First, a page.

A Mexican Painter And His Inspiration

By Darren Hartley


Diego Rivera paintings are large wall works in fresco. They help established the Mexican Mural Renaissance. Diego Rivera was a world-famous Mexican painter, an active communist and a husband to Frida Kahlo.

Cubism was the initial focus of Diego Rivera paintings. With their simple forms and large patches of colors, they began to shift towards Post-Impressionism, a shift inspired by the Paul Cezanne paintings. As they began to attract the attention of their viewing public, they were ultimately displayed at a number of painting exhibitions.

The first mural of note amongst the Diego Rivera paintings was entitled Creation. It was experimentally painted in encaustic in 1922. Other murals painted by Diego were done purely in fresco. Reflecting the Mexican revolution of 1910, they focused on the Mexican society.

There was a development of a native style in the Diego Rivera paintings, starting in September, 1922. The basis of this style was large, simplified figures and colors, with a tinge of an Aztec influence.

In The Arsenal, a mural by Diego, is a perfect example of how Diego Rivera paintings tell stories. The mural shows Tina Modotti with an ammunition belt on hand, faced to faced with Julio Antonio Mella, in a light hat. Behind Modotti was Vittorio Vidale, in a black hat. Based on this painting, viewers believed that Diego had knowledge of Vidale's plan to murder Mella.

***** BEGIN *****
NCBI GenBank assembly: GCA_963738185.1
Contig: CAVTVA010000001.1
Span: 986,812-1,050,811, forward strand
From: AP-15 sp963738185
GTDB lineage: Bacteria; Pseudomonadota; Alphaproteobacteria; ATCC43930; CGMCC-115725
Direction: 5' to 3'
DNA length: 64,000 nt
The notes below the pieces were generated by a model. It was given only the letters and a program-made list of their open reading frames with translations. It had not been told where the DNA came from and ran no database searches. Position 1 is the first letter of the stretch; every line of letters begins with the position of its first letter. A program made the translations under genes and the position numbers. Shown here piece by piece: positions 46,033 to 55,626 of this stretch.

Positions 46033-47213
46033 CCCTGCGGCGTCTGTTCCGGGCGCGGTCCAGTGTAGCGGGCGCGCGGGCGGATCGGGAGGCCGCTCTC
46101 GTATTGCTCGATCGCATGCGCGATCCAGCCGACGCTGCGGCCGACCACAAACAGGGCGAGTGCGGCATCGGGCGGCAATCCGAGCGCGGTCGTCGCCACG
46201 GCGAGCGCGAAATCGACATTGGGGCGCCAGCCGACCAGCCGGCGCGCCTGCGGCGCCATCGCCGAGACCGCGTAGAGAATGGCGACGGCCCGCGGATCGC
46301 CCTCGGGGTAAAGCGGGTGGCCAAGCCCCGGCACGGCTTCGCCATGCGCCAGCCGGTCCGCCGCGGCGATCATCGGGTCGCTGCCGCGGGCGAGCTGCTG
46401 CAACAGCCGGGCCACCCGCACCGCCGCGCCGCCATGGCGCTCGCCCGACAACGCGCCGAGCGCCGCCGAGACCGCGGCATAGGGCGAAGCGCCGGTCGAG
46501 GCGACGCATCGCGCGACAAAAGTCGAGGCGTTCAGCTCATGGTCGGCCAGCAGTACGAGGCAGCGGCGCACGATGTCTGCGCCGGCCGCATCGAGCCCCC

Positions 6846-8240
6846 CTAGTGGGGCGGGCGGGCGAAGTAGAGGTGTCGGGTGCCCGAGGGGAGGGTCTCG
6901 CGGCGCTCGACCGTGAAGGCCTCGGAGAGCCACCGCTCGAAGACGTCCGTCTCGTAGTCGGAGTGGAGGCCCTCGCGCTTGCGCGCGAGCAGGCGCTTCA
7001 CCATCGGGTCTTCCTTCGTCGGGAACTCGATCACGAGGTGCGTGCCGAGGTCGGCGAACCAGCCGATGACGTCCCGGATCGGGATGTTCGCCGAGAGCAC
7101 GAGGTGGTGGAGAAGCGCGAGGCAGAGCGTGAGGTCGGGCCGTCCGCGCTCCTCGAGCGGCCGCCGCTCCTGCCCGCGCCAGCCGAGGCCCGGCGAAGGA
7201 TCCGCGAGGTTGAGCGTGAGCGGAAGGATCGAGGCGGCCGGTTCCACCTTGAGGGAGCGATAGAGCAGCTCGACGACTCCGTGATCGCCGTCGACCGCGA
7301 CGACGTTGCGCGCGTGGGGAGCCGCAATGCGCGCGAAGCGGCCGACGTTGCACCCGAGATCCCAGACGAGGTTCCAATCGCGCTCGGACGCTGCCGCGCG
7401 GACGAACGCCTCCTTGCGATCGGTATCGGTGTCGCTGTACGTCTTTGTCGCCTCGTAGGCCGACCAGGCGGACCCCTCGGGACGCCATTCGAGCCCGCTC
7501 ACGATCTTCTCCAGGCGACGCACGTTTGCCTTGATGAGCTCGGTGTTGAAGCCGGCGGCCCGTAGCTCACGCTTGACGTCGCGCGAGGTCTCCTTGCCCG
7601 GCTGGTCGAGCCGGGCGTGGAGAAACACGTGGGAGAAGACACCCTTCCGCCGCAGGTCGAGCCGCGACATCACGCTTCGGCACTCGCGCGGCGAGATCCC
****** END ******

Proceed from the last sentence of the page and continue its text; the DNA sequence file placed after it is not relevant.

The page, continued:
Between 1932 and 1933, the Diego Rivera paintings consisted of a series of 27 fresco panels entitled Detroit Industry. His mural, Man at the Crossroads, in 1933, contained a portrait of Vladimir Lenin. He repainted it in 1934 and retitled it as Man, Controller of the Universe.

Laying the foundations for the transition from the artistic endeavour conception of the 19th century to a new and radically different work of art of the 20th century were the Cezanne paintings. In short, Cezanne paintings were the bridge between the 19th century Impressionism and the early 20th century Cubism.

A French artist and Post-Impressionist painter, Paul Cezanne was also known as the Father of Modern Art. This title was given to Paul after his Cezanne paintings featured repetitive, sensitive and exploratory brushstrokes, demonstrating design, color, composition and draftsmanship mastery. These brushstrokes proved to be highly characteristic of and clearly attributable only to Paul Cezanne.

Building up to the formation of complex fields are the planes of color and small brushstrokes presented in Cezanne paintings. The sensations of the observing eye as well as the abstractions from observed nature are directly expressed in these paintings. Other than conveying Paul's intense study of his subjects, they also show Paul's searching gaze and his struggle in dealing with the intricacies of human visual perception.

The development of an ideal synthesis among naturalistic representation, personal expression and abstract pictorial order is the objective of Cezanne paintings. A suggestion of the moody and romantic expressionism of previous generations is the dark tones of the early Cezanne paintings. These tones were applied with heavy and fluid colors.

It was a commitment to contemporary life representations that Cezanne paintings eventually developed into. They became Paul's own observation of the world. They were no longer concerned with either thematic idealization or stylistic affection.




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